Next Steakout

5 Sept 2017

La Boucherie on 71

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Wednesday
Jan282015

#35 Spear - Downtown

Rating: 4 cows

 

Taking over the space previously occupied by Le Ka, Spear is a relative newcomer to the Los Angeles steakhouse scene. Situated in the heart of Downtown LA, Spear features a semi-open bar area lined with a row of fire offset against the evening sky. The dining area features a mix of large communal tables, some smaller personal tables and even a private dining area. The ambiance can sort of be described as business modern with a touch of classic flair. It certainly feels very much at home amidst the tall buildings and suits, but some touches like the vintage light bulbs give it a slightly more comfortable feel. And while this isn’t something we usually remark about, the music selection was absolutely on point. With selections by Thom Yorke, Muse, Broken Bells, among others, the soundtrack was exactly up our alley. The dining room was rather loud even though it was relatively empty, so be warned this is not the place to go for a quiet romantic meal.

The bar has a fair selection of homemade cocktails, and the tenders definitely know what they’re doing. The Old Fashioneds we ordered were expertly prepared, and one of the house specials “Root to your Rye” was different, but very complex and enjoyable.

On to the food. The Caesar salad (which masquerades as the “grilled romaine”) is not your typical dish. A grilled salad is unusual to say the least. The taste of wilt and char on lettuce definitely takes some getting used to, and the inclusion of copious amounts of radiccho further complicates this dish. The dressing was good, but was barely noticeable amongs the other flavors. The pea soup and clam chowder were both good in their own right, but nothing overly impressive.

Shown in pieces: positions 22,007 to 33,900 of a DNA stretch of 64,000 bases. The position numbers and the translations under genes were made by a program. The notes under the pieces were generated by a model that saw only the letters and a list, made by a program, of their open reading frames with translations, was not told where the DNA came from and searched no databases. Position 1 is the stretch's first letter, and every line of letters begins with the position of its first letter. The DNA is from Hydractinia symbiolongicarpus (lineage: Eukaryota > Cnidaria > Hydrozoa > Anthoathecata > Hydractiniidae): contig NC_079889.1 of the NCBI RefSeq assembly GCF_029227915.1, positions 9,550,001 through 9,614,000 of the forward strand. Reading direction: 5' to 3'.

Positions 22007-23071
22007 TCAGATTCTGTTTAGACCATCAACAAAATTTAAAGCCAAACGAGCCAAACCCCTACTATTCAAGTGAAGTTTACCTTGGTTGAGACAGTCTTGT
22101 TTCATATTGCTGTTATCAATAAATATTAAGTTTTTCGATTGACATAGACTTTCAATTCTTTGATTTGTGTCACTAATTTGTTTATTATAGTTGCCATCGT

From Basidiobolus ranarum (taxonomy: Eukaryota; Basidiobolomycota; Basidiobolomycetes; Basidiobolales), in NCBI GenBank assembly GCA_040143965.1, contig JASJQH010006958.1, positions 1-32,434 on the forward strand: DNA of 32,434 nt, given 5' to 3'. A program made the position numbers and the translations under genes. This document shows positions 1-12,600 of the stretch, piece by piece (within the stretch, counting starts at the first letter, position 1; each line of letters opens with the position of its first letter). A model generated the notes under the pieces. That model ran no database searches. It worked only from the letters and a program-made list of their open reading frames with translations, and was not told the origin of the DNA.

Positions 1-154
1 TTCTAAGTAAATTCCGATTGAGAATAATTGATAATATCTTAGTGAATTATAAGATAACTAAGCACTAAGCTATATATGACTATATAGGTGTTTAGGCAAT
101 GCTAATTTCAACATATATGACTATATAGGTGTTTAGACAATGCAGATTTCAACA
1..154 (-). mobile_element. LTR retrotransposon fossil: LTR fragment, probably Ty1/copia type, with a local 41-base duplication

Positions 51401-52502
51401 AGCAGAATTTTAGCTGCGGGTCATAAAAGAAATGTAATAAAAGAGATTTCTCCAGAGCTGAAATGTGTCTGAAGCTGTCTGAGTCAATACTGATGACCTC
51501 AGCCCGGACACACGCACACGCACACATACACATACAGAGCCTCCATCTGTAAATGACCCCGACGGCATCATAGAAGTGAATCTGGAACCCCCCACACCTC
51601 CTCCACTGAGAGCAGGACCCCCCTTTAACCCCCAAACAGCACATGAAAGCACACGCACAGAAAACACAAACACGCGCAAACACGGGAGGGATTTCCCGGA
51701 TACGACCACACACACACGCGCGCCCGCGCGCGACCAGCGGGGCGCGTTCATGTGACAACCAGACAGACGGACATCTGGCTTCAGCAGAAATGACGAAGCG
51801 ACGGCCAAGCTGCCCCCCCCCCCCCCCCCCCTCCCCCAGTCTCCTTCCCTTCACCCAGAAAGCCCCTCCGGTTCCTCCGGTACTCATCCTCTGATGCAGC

But we haven’t gotten to the real meat yet, and I mean that literally. Between the four of us we ordered two filets, a rib eye, and a porterhouse. Both filets (one medium-rare and the other rare-plus) were cooked to absolute perfection (though they were delivered on the wrong plates, which was a forgivable mistake), and both were delectable and bursting with flavor. The outside char was done well and the steaks were subtly seasoned with just enough salt to really enhance the flavor, which was incredible. The porterhouse was outstanding, cooked again to perfection and everything a great porterhouse should be. It was was well-sized, perfectly-seasoned and eminently satisfying. The rib-eye was also good, though perhaps not quite as good as the others. The char on the rib-eye was overdone and overpowered the flavor of the meat. Oh, and did we mention that all the steaks come with a side of bone marrow? Yeah, that doesn’t suck.

Spear has a very good accompaniment of side dishes, and we availed ourselves of the double-cooked fries, garlic mashers, uni risotto, duck confit mac & cheese, and the creamed spinach. The clear winners were the mac & cheese and the uni risotto, though truth be told the risotto could have used a bit more uni. Mac & cheese is a steakhouse staple, but this offering goes above and beyond. The fries, as has been the case in every single steakhouse we’ve been to, were adequate but ultimately underwhelming given the fine alternatives. The creamed spinach was creamed spinach. Nothing special, and pretty much the same as all the other creamed spinach you’ve had before. And then there's the garlic mashed potatoes, which we'll just leave at that.

Spear doesn't offer an extensive dessert menu (only 3 items), but what they do offer is completely house-made, which is very admirable. We split the key lime pie and chocolate mousse. Both were quite good, but didn't knock our socks off. You know, we come for the steak, but they still have to offer dessert. All in all these were fine choices, so no complaints here.

In summary, Spear surprised us all with the quality of their meat. The prices are in the upper echelon but not at the super high-end. Thirty-six dollars for a 7-oz filet and $52 for a 14-oz bone-in rib eye is what you should expect (the porterhouse was $68 for 20 ounces), but chef Greg Paul runs a fine kitchen and you won’t be disappointed. The ambiance is appealing, probably a bit moreso than Nick & Stef’s if you’re eating downtown, and it’s hard to beat an open-air (almost) bar with fire. We’d definitely go back here again, and give it a hearty recommendation.

Spear LA Photos

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